Twice Exceptional

I came across the term “Twice Exceptional” while reading Gifted Voices.   I had to look up its meaning:

“Twice exceptional (or 2E students) are sometimes also referred to as double labelled, or having dual exceptionality. These are gifted students whose performance is impaired, or high potential is masked, by a specific learning disability, physical impairment, disorder, or condition. They may experience extreme difficulty in developing their giftedness into talent.”

When I studied Remedial Education, I quickly realized that many children with learning difficulties were often gifted.  Once I started teaching, I also recognized that many gifted children presented behavioural problems, often similar to those of children with learning difficulties, due to their boredom and frustration with the school system. They often struggled to fit in and seldom discovered their unique gifting and wonderful abilities.

Describing 2E children, TKI explains,

“Gifted students with disabilities are at-risk as their educational and social/emotional needs often go undetected. Educators often incorrectly believe twice-exceptional students are not putting in adequate effort within the classroom. They are often described as ‘lazy’ and ‘unmotivated’.  Hidden disabilities may prevent students with advanced cognitive abilities from achieving high academic results. 2E students perform inconsistently across the curriculum. The frustrations related to unidentified strengths and disabilities can result in behavioural and social/emotional issues.”

Because a child struggles with their uniqueness or outside-of-the-box, or have different social-emotional needs, they struggle  in the conventional school system.  Many parents face the dilemma  of whether to stick to the school system or to homeschool their gifted or twice-exceptional child.  My advice is that you look for a place where your child can thrive, grow, learn and “become” in the most supportive, loving environment, which is usually at home!

Homeschool parents can tailor-make their educational approach to work with their child’s strengths, while gently encouraging them to strengthen areas of weakness.  Because you work one-on-one with your child, you can immediately determine where and when your child is bored or struggles, and adjust your pace or approach.

You can seamlessly include motivation, opportunities, therapy and remedial activities as part of your homeschooling for children with illnesses, disabilities or disorders.  Most remedial therapy is presented as games, and often children enjoy these fun activities.  Therapy varies.  Most children initially require therapy regularly, but as they master skills, these activities can be moderated or stopped.  Some children perform better with a therapist, because they may resist or refuse at home, while most therapy requires regular “homework” or practice.  Whatever your approach, try avoid instilling in your child a sense of failure or disappointment, or that the child has, or worse still, is a problem.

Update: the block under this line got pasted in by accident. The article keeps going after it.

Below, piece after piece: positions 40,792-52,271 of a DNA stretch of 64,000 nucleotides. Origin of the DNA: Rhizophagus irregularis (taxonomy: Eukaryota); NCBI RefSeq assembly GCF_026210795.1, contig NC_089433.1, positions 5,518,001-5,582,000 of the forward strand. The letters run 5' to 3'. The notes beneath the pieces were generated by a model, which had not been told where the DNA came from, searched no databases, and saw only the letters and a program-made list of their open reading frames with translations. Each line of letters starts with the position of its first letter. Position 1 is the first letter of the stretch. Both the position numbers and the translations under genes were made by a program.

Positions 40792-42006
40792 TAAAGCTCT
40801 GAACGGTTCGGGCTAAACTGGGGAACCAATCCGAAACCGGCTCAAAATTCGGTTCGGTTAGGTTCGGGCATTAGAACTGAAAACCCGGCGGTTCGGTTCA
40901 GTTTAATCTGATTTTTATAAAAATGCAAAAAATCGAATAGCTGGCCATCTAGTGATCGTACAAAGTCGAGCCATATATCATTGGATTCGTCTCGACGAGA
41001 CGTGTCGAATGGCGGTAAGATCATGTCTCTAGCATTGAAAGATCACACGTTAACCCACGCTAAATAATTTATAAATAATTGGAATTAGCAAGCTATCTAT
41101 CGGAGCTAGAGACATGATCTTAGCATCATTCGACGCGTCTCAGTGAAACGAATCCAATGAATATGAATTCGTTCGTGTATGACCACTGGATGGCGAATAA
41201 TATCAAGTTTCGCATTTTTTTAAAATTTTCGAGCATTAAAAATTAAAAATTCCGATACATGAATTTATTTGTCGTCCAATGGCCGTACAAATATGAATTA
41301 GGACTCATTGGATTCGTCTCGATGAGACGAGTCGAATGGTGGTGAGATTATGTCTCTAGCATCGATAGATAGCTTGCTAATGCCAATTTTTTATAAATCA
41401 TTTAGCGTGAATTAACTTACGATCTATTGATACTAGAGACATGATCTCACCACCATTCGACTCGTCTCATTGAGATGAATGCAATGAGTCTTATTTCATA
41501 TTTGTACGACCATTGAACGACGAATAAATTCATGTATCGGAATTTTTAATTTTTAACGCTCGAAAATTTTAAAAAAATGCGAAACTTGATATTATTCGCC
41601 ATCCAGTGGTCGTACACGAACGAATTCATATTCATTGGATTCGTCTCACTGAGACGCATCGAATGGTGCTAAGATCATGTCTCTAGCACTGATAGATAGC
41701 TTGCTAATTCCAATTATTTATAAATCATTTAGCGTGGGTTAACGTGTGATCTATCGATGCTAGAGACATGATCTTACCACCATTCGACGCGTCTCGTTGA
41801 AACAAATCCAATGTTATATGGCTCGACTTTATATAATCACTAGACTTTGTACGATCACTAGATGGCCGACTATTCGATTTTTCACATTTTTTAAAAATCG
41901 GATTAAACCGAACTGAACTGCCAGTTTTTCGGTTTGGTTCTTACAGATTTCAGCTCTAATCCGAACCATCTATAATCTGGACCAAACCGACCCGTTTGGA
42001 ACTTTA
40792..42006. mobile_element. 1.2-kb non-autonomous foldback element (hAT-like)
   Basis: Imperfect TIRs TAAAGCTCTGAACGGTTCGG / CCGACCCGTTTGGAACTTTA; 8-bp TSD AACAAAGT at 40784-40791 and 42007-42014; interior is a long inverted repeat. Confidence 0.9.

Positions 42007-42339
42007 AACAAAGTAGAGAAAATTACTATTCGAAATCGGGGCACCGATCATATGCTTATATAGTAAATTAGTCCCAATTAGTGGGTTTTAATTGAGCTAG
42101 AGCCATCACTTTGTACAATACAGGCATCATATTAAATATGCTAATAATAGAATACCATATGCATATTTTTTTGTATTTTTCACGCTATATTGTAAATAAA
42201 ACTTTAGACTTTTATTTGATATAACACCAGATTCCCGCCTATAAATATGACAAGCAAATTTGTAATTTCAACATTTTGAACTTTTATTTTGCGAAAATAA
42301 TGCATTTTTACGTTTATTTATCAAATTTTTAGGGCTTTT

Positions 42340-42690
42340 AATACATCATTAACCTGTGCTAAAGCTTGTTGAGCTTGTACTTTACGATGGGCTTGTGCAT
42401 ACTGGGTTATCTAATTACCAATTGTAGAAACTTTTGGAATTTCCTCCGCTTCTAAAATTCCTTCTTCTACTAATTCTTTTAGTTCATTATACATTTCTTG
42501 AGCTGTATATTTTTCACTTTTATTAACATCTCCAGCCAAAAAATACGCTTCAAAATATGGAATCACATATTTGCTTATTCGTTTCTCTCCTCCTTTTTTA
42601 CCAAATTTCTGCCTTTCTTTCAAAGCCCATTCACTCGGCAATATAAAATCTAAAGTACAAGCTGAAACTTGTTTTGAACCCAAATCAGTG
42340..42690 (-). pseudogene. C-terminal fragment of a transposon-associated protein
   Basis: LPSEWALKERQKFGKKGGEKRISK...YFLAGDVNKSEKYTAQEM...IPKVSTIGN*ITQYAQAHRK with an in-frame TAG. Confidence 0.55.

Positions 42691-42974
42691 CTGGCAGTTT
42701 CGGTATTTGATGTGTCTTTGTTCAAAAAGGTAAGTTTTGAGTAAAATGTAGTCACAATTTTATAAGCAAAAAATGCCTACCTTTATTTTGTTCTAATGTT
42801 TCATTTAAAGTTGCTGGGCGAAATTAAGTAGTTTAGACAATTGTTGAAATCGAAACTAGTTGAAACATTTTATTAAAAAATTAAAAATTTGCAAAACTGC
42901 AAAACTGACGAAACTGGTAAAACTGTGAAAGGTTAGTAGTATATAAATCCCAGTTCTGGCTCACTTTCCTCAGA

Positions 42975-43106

Homeschooling your twice exceptional child helps you establish a steady routine which is important when dealing with complex problems or disabilities.  Parents can establish a  healthy or specific diet as well as good sleeping patterns, and these routines and practices are often very helpful in assisting a 2E child.

Most importantly, your homeschooled child is allowed to progress at his/ her own pace without feeling that he/she isn’t the same as the rest of the class.  Avoid comparisons at all costs, not even one child with another in your home.  Avoid labels.  No one wants to know that his/ her person is a medical/ behavioural disorder.  Speak of their condition in positives, “My daughter loves to move … to learn well.”

Try find a homeschool family or support group that you and your child can cope with and where you find grace and encouragement.  Having a “different” child can often make one feel isolated and insecure.  Support groups are very helpful to assist parents who often feel overwhelmed and discouraged.

My youngest daughter would probably have required remedial therapy when she was young, but my husband, in such wisdom, encouraged me to let her be and to encourage her to learn in her own time.  We patiently persevered and it has wonderfully paid off.  From a struggling emerging reader, she is now our bibliophile and most avid reader in our home!

It may not seem like it now, but you will see your child grow and develop into the most marvelous person that they were created to become.   Do not give up!

With all grace and blessings, Nadene